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Melting Pot Quotes
I remember acting in a school play about the melting pot when I was very little. There was a great big pot onstage. On the other side of the pot was a little girl who had dark hair, and she and I were representing the Italians. And I thought: Is that what an Italian looked like?
Seattle is like a global gumbo, a melting pot with all kinds of people - the rich, the poor, white people, some Chinese, Filipino, Jewish and black people - they're all here.
While Mumbai is a melting pot of cultures, Delhi is made of community, and we can see these lines quite clearly. An aunty from Punjabi Bagh will be different from a Faridabad aunty or an aunty from Vasant Kunj.
We become not a melting pot but a beautiful mosaic. Different people, different beliefs, different yearnings, different hopes, different dreams.
Our nation is built upon a history of immigration, dating back to our first pioneers, the Pilgrims. For more than three centuries, we have welcomed generations of immigrants to our melting pot of hyphenated America: British-Americans; Italian-Americans; Irish-Americans; Jewish-Americans; Mexican-Americans; Chinese-Americans; Indian-Americans.
Like the United Nations, there is something inspirational about New York as a great melting pot of different cultures and traditions. And if this is the city that never sleeps, the United Nations works tirelessly, around the clock around the world.
Miami is a melting pot in which none of the stones melt. They rattle around.
I travel the world, and I'm happy to say that America is still the great melting pot - maybe a chunky stew rather than a melting pot at this point, but you know what I mean.
We don't need a melting pot in this country, folks. We need a salad bowl. In a salad bowl, you put in the different things. You want the vegetables - the lettuce, the cucumbers, the onions, the green peppers - to maintain their identity. You appreciate differences.
Honolulu is a melting pot.
Though this nation has proudly thought of itself as an ethnic melting pot, in things racial we have always been and continue to be, in too many ways, essentially a nation of cowards.
There's a lot to love about America - freedom, the melting pot of diversity, individualism - all attractive concepts, especially to an introvert. In fact, the introverts were probably the first to feel crowded in England and to daydream about all the space they would find in the New World. Peace! Quiet!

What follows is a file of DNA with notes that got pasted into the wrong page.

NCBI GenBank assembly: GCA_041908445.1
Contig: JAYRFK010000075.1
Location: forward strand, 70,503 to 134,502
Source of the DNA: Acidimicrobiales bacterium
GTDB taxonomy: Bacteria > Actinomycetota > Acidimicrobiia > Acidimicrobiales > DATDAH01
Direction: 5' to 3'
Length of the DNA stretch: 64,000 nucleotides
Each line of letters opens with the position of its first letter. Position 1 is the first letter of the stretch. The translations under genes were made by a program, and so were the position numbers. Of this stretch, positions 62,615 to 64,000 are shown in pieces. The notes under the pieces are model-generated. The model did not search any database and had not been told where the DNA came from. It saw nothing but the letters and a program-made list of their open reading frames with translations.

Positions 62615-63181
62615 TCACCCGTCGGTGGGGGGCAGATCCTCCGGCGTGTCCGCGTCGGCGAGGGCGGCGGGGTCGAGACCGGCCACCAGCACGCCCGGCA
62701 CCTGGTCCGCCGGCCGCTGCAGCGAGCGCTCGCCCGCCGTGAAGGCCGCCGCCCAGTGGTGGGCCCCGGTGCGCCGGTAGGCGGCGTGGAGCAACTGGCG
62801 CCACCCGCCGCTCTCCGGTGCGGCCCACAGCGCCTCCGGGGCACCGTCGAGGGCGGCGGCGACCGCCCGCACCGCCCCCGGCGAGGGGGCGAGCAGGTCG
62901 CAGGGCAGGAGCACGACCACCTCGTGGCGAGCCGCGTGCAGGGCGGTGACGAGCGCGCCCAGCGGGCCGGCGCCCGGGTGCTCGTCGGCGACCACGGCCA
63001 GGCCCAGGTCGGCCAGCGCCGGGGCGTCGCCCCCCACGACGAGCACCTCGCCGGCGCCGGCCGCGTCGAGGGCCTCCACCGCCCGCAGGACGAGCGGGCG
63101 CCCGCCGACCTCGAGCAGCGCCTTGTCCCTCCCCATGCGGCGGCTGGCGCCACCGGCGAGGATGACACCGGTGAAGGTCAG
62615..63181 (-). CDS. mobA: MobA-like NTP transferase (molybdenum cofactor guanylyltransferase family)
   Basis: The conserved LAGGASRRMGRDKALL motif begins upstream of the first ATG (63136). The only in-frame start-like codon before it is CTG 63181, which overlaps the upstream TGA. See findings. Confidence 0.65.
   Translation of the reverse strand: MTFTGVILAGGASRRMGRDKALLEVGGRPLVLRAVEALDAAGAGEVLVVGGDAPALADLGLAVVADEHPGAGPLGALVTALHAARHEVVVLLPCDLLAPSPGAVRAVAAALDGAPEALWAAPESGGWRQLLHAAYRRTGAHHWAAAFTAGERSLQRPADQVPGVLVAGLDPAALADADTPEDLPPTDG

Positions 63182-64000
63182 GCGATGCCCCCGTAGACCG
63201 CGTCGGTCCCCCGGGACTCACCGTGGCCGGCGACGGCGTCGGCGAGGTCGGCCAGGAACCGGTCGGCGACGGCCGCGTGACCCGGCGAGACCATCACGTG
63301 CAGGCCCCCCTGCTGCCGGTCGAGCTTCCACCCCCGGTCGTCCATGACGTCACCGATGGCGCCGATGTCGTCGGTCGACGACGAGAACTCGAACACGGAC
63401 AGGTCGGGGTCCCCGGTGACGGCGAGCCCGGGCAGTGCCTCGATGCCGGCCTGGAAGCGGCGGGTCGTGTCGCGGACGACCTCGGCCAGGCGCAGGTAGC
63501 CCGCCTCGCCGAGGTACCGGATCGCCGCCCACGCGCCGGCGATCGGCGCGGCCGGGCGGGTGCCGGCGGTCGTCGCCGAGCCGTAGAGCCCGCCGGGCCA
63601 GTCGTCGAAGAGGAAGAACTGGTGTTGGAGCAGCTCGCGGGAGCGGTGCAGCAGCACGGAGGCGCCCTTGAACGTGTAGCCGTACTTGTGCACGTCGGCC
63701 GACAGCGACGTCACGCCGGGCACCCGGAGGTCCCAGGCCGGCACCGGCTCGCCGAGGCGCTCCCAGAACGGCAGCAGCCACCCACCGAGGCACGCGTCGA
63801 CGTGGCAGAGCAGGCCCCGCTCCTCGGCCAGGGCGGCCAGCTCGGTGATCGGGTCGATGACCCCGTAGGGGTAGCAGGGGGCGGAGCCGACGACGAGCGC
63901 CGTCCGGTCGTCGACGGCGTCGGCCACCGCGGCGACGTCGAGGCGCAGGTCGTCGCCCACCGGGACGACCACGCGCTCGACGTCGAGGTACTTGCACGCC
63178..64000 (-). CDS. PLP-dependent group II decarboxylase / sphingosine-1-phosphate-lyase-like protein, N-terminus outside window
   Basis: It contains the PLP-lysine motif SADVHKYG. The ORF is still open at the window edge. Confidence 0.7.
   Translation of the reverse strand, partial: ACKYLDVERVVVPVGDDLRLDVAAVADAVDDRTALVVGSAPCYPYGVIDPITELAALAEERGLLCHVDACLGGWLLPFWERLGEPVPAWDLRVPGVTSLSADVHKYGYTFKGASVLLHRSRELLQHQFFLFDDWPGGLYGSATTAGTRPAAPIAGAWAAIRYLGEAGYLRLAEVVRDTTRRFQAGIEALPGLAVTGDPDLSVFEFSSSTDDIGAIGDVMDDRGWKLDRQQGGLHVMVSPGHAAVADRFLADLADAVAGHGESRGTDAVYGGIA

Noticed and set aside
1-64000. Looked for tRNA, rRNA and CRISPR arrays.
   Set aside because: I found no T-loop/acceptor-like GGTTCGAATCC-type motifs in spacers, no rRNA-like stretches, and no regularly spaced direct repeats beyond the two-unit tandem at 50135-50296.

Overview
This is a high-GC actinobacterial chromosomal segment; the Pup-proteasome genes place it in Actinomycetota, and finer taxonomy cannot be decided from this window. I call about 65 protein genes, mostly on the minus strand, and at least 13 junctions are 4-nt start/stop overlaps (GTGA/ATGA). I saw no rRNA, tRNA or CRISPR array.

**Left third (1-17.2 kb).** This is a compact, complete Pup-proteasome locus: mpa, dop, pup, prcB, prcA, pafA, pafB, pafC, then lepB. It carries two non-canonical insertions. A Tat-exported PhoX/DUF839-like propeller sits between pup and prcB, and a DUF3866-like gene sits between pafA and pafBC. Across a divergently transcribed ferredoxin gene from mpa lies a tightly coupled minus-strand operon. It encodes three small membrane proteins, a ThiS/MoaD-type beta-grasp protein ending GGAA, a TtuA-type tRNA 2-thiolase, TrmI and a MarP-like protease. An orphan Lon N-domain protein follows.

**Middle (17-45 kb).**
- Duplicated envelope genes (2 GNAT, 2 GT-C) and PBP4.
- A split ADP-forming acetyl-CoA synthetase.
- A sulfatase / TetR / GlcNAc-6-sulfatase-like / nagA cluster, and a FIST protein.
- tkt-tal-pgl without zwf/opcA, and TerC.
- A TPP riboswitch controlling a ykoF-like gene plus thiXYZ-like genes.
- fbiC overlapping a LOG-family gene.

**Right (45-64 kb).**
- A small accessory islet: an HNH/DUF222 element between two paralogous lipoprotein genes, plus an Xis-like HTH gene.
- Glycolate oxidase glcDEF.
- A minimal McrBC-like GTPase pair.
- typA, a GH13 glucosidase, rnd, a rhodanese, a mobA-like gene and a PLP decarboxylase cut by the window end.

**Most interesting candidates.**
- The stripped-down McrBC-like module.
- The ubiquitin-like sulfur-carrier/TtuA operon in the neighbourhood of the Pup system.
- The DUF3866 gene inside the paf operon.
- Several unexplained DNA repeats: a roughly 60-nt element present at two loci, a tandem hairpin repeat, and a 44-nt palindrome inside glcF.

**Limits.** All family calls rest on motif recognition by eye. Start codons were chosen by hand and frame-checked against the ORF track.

The diversity of America is a strength of the country, and I don't think that we use that. We don't talk about our strengths. I mean, having so many diverse people in this country from all aspects of all over the world, and we don't use that. I think we should talk about who we are - that melting pot that we've become.
To become an American citizen, we require people to read, write and speak in English. That is to help them to assimilate in our melting pot, truly to become Americans. We mock that when the cherished right to vote does not involve English any more.
America's a melting pot, all races, cultures, religious choices.
By growing up in Alabama, I had a melting pot of the whole pie: R&B, gospel, country.
I don't think any other holiday embraces the food of the Midwest quite like Thanksgiving. There's roasted meat and mashed potatoes. But being here is also about heritage. Cleveland is really a giant melting pot - not only is my family a melting pot, but so is the city.
In the melting pot that is America, inclusive trumps exclusive. Whether it's single women, young adults, or minorities, alienating the rapidly growing voting blocs is not smart politics.
I'm Irish and always will be, but America has taught me so much. Maybe it's here in the U.S. that we find a healing, for in the broader melting pot we get to look at some of these self-destructive attributes that we bring to bear upon our own quarrels and begin to solve them in ways other than just splitting apart.
In grade school I was taught that the United States is a melting pot. People from all over the world come here for freedom and to pursue a better life. They arrive with next to nothing, work incredibly hard, learn a new language and new customs, and in a generation they become an integral part of our amazing nation.
Sydney in general is eclectic. You can be on that brilliant blue ocean walk in the morning and then within 20 minutes you can be in a completely vast suburban sprawl or an Italian or Asian suburb, and it's that mix of people, it's that melting pot of people that give it its vital personality.
America is not a melting pot. It is a sizzling cauldron.
America gave the world the notion of the melting pot - an alchemical cooking device wherein diverse ethnic and religious groups voluntarily mix together, producing a new, American identity. And while critics may argue that the melting pot is a national myth, it has tenaciously informed the America's collective imagination.
Growing up with country, R&B, gospel, and classical music from my grandmother and pop, Tuskegee was the perfect melting pot for my influences as a writer.
I really feel that I had a genuinely diverse, multicultural upbringing, and I just don't find New York to be quite as diverse. Maybe I'm romanticising, but I feel that I was exposed to a real melting pot in terms of culture and pop culture. My kids are essentially middle-class, but I do try to remind them that they come from humble beginnings.
A. P. J. Abdul Kalam
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